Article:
Detailed anti-bullying laws can help protect LGBT+ teens, research says

Reuters 
by Benjamin Long
January 17, 2019

 

NEW YORK (Thomson Reuters Foundation) – U.S. states with anti-bullying laws that explicitly protect LGBT+ teens have fewer suicide attempts among youth than states with more general laws, according to new research that could help protect vulnerable children.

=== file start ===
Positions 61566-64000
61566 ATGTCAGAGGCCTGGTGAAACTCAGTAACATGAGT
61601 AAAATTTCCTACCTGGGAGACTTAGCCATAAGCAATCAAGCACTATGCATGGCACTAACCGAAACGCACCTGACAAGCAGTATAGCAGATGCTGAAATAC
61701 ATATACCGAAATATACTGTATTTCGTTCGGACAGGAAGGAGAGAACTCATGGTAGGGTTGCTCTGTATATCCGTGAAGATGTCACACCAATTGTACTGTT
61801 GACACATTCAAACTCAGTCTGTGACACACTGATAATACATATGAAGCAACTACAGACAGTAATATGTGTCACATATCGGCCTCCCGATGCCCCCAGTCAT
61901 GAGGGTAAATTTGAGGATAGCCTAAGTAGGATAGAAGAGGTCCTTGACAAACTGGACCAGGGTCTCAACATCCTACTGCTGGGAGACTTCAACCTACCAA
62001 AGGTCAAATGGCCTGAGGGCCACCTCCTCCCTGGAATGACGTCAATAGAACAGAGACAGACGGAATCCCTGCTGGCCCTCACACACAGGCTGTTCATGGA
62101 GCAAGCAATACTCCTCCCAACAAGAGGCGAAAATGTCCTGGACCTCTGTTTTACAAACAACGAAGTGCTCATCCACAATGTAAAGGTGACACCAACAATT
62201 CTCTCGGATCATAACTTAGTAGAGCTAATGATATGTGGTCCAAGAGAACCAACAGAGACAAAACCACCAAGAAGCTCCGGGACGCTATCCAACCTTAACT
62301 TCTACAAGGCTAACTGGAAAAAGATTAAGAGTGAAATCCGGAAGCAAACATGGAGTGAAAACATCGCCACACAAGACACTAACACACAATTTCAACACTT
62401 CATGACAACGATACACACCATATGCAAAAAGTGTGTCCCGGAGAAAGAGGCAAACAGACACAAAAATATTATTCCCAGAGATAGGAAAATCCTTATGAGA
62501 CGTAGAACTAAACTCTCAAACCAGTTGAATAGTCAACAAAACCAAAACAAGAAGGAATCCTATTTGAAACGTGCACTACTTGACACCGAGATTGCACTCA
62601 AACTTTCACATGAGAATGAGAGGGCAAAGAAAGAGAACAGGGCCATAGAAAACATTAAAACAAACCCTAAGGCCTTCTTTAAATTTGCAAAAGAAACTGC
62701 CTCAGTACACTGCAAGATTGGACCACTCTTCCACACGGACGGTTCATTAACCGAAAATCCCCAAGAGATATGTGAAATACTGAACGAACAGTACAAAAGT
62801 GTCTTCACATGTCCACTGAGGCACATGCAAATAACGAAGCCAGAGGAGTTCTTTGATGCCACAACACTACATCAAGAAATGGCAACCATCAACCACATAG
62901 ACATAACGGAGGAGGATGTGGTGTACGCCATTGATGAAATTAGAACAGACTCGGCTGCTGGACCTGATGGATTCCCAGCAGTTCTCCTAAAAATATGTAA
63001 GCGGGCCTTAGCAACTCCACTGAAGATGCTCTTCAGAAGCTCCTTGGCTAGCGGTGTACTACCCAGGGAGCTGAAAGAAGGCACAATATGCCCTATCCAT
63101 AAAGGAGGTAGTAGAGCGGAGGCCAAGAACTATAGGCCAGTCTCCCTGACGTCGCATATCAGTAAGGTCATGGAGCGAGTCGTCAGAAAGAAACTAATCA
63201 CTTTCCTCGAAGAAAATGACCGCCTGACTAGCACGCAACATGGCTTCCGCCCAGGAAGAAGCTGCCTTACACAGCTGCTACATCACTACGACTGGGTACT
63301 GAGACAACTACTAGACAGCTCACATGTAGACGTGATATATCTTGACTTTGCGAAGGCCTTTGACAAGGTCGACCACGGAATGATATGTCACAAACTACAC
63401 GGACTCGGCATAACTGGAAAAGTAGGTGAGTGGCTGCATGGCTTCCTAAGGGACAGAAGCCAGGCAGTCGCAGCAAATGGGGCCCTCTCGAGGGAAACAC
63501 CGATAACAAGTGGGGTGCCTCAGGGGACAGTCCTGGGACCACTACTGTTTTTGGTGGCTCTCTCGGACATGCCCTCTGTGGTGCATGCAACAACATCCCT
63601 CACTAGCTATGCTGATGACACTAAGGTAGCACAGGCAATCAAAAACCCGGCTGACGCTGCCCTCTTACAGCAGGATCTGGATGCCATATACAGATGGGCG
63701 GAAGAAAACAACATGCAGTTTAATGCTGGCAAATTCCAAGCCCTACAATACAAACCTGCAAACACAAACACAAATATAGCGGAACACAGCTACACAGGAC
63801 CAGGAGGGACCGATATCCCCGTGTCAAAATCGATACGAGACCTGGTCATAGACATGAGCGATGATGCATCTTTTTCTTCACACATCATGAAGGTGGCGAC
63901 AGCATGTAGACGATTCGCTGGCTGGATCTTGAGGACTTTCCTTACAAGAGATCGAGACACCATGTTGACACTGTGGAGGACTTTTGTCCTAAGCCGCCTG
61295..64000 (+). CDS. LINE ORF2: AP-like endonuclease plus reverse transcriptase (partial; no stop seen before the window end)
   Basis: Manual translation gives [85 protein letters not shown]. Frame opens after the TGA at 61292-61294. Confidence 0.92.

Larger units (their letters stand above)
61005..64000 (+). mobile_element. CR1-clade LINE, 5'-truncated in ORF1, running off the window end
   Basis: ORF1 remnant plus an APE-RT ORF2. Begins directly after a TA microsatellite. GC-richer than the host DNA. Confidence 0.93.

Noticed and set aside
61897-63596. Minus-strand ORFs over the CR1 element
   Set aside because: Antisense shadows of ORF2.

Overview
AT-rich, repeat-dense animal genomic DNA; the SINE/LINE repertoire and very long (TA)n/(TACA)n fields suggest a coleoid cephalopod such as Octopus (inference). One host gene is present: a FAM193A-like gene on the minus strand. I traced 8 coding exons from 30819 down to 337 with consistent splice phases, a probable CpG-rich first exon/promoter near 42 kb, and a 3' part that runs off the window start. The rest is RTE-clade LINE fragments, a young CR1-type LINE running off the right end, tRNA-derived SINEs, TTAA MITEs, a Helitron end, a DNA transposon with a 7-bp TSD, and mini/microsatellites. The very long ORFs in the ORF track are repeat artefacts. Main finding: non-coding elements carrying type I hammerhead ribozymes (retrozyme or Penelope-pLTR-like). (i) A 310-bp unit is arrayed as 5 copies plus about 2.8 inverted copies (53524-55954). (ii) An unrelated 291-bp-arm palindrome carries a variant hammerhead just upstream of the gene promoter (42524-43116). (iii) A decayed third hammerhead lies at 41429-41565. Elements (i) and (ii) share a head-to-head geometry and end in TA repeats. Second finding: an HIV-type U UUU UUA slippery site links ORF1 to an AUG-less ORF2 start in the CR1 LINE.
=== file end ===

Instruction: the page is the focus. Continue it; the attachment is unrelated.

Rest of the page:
All 50 U.S. states have anti-bullying laws, but fewer than half name sexual orientation as a category to be protected, said the research by the U.S. Centers for Disease Control and Prevention and the Williams Institute at the University of California School of Law, a public policy research group.

Often the victims of bullying, LGBT+ youth are three times more likely to attempt suicide than are heterosexual students, according to Suicide Awareness Voices of Education (SAVE), a Minnesota-based suicide prevention group.

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